I finished Kent Kiehl’s The Psychopath Whisperer last night and am nearly finished with James Fallon’s The Psychopath Inside as I write this. Their views on psychopaths and their “complexity” differ greater than night and day. As I read Kiehl’s book, I felt an existential crisis trying to reconcile my own complexity with the simplicity of the criminal psychopaths that he studied. His psychopaths did not show comorbidity with any other disorders (so we are led to believe) and were cookie cutter copies of one another. I, meanwhile, am Bipolar and Borderline in addition to psychopathic. Did the PCL-R get my diagnosis wrong? Was I really not psychopathic? Given his focus on criminal psychopaths and the way that the information was presented, it certainly seemed possible. Was all of my work this past year for nothing?
I brought my concerns to my therapist last night. We noted that there is still little research on the 23% of adult psychopaths that are not incarcerated. Also we noted that the focus of Kiehl’s book was with psychopathy and the studies presented had little interest in comorbid disorders anyway. There is simply too many unknowns. The PCL-R had assessed me as psychopathic and ASPD (and Borderline for that matter) did not explain as much complexity as psychopathy certainly did. There needed to be more research.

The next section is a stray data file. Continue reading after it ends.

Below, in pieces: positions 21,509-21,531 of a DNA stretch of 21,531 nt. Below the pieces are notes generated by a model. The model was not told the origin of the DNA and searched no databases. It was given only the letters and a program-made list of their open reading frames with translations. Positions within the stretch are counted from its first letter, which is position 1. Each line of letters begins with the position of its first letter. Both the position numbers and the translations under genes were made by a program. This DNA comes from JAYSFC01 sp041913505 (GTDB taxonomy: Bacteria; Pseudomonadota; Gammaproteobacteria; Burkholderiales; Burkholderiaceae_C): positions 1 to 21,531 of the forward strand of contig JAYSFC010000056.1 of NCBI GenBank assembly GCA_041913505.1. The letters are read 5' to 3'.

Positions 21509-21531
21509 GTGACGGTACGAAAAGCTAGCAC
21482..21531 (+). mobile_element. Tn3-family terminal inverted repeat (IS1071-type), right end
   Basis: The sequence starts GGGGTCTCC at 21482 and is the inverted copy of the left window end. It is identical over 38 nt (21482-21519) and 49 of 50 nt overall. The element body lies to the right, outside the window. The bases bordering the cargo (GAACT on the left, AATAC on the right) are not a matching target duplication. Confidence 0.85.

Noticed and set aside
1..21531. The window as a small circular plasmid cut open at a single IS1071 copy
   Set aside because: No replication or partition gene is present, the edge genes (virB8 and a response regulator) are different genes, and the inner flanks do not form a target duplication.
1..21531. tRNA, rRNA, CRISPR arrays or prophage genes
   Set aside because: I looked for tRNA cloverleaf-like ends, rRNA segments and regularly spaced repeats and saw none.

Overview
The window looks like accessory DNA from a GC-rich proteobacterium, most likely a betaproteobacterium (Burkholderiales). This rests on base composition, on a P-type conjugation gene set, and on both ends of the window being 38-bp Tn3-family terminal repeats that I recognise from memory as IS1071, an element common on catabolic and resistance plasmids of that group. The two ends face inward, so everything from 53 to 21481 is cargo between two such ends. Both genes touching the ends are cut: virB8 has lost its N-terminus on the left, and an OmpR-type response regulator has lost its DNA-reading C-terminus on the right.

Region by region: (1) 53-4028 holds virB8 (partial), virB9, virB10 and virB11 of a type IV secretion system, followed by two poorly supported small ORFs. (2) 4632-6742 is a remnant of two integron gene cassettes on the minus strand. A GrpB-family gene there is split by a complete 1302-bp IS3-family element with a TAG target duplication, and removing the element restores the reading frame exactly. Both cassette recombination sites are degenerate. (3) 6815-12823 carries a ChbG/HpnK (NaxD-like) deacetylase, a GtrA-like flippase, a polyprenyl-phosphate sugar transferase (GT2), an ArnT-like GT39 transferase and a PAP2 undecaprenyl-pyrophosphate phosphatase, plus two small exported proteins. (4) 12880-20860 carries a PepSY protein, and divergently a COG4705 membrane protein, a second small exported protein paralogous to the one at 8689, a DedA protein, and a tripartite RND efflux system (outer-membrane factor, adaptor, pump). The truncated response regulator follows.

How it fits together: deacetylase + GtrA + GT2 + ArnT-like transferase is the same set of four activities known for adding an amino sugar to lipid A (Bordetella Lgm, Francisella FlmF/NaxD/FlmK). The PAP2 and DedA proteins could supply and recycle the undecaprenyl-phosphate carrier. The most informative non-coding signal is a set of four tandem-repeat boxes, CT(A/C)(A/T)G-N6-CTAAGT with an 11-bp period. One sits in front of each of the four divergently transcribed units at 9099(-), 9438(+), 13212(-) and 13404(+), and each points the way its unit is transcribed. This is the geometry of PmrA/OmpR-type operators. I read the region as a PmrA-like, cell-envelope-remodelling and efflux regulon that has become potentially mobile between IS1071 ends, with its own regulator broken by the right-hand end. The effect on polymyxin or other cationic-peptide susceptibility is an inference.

Fallon’s book, in which he recounts his own research along with the key insight that his brain is deficient in the limbic system in the same way that psychopaths are, seemed to paint a picture that was much more complex. Fallon suffered from OCD and panic attacks yet still lacked the normal activity in the limbic system that is consistent with psychopathy. He seemed to be proof, and he explained through various studies and musings on neuroscience, that psychopaths were infinitely more diverse than the accounts we hear of in books like Kiehl’s and Hare’s as well as is portrayed in the media. With night, there must be day.
I have more research to do on my own, but I am once again at peace with the diagnosis. Psychopathy need not live in a bubble and the ways in which the disorder can manifest is varied. There are 23% of us not in prison and we have our own stories and our own nuances. Looking at brain scans alone does not predict PCL-R scores as Fallon shows. There has to be something more behind the curtain and that something does not exist in a vacuum.
That said, I do recommend both books for reading. The successful psychopath owes it to herself to know as much about her condition and what it means for her and her freedom. Blind faith is not a sufficient substitute.